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What is the Parable of the Wheat and the Tares?


Matthew 13:36 - 43

ESV - 36 Then he left the crowds and went into the house. And his disciples came to him, saying, "Explain to us the parable of the weeds of the field. 37 He answered, "The one who sows the good seed is the Son of Man.

Clarify Share Report Asked July 01 2013 Mini Anonymous (via GotQuestions)

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Shea S. Michael Houdmann Supporter Got Questions Ministries
The Parable of the Wheat and the Weeds, or Tares, is filled with spiritual significance and truth. But, in spite of the clear explanation of the parable that Jesus gave (Matthew 13:36-43), this par...

July 01 2013 6 responses Vote Up Share Report

Mini James Kraft 74 year old retired pipeline worker
There is a difference between the wheat and the tares. It started with Cain and Abel. Cain offered up the works of his own hands to be justified by what he did. Abel offered up the right way with a blood sacrifice for his sin.

They still grow together in the church age. One has only vain religion, and the other has the blood sacrifice of Jesus for true salvation by grace.

One believes he is saved by keeping Gods laws which is the Jews religion, and the other is saved by what Jesus did for us on the cross.

The tares are Christians in name only, but have never trusted Christ for their salvation. They are trusting in themselves to meet the requirements of keeping the law to save them, instead of trusting in the blood sacrifice of Christ to save them.

Unbelievers believe they can save themselves by what they do in keeping the law. They are the tares that grow up with the true believers. They are deceived. First John 1:8 says, If we say we have no sin, we are deceived, and the truth is not in us.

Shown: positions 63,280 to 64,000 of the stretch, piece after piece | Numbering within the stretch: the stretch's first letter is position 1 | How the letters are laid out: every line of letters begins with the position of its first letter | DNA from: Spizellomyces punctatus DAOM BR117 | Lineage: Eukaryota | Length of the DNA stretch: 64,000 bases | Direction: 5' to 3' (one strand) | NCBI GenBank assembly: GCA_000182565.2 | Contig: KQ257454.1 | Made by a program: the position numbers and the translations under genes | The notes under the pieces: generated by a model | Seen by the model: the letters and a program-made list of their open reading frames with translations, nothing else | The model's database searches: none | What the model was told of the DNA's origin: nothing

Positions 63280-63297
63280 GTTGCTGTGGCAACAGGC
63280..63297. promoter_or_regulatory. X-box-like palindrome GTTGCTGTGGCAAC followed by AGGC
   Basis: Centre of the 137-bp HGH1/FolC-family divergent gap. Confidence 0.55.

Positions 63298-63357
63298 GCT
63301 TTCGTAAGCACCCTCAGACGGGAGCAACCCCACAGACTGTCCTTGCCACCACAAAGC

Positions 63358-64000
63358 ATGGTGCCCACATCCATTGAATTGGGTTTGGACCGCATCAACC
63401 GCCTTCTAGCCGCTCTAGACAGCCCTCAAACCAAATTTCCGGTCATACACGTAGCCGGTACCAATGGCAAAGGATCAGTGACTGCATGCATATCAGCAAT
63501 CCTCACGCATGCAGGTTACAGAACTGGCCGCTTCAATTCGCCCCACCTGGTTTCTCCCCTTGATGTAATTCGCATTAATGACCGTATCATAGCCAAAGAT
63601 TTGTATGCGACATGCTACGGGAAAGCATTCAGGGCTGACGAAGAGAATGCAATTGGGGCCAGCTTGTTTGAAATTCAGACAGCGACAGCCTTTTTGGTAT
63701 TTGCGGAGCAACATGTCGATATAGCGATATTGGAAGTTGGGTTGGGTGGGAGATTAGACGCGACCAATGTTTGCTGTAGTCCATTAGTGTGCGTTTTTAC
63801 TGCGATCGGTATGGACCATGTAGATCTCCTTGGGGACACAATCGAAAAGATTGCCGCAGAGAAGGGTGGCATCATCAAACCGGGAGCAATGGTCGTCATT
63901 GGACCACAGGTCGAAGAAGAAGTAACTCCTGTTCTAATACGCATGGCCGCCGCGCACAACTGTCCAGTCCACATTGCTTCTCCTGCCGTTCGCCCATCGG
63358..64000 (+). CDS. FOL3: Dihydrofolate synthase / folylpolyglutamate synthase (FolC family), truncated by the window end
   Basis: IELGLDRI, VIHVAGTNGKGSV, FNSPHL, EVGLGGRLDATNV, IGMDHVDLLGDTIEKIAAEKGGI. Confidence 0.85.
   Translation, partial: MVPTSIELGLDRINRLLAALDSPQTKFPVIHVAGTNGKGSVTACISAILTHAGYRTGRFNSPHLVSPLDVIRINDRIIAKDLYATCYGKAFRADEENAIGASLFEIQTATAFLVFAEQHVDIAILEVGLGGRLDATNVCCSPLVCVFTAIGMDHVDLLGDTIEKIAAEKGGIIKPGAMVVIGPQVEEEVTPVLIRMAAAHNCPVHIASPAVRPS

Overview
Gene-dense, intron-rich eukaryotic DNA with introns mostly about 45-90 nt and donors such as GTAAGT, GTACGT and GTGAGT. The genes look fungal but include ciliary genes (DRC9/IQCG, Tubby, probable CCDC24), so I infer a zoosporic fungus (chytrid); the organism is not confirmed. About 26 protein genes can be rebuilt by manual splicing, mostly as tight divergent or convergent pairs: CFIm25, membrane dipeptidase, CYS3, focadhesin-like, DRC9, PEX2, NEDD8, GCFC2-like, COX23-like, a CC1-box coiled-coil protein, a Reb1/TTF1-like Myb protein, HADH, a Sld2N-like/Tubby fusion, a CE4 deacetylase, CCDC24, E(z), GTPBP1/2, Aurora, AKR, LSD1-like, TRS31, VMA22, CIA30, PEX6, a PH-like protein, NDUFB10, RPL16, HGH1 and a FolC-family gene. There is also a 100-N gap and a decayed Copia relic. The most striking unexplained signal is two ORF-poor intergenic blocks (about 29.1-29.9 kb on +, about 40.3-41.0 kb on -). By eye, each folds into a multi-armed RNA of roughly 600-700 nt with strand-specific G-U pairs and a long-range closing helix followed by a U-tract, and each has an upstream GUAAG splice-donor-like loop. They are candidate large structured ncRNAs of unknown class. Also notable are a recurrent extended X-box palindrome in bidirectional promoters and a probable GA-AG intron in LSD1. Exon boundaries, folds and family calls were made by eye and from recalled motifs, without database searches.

True believers know they can not justify themselves before God by keeping the law and have put their faith in Jesus finished work on the cross to save them by grace. They know their salvation rests on what Jesus did for us, with nothing from us. 

True believers know they are still sinners and can only be justified before God by what Jesus did for us plus nothing else. They do good works because they love God and their neighbor, not to save them, but because they are saved.

Jesus said to let the tares and the wheat grow up together and they will be separated at harvest time.

Those that come before the Lord on judgement day and say, Lord Lord, what about all of my good works? Why I even cast out demons in your name, I taught Sunday school and tithed to the penny, I did not smoke or drink, Surely you can see my good works and accept them.

But Jesus says, depart from me I never knew you. You trusted in your own righteousness instead of my righteousness that I give as a free gift to all those that believe.

January 07 2017 1 response Vote Up Share Report

Mini Florence Jordan
This parable has meant a lot to me in my personal self examination. I see the sower as Jesus and the seed as his Word. The types of soil are descriptions of the way my soul, heart and mind respond to that Word. I pray for conviction and the courage to know myself "even as I am known". 1 Cor. 13. 

Also, the wheat and the tares are symbolic of the contents of my human nature. The young plants look alike, but only God knows which will develop into wheat. The parts of our nature that we may think we should disown may be the very thing God can use for His Glory. Robert A. Johnson said "The new light of Conscienceness always comes out of the darkness. Christ was born in a stable, not a palace." It is God's task to make plain what is wheat, or tare in my soul. It is my task to be meek, teachable, and in tune with His teaching through the Holy Spirit to discern the difference. This can take time to let the plants grow showing their true nature. Patience is an energetic virture. Don't be so quick to judge yourself, or others. As David prayed, "create in me a clean heart", so should our prayer be. 
Florence Jordan

April 21 2015 0 responses Vote Up Share Report

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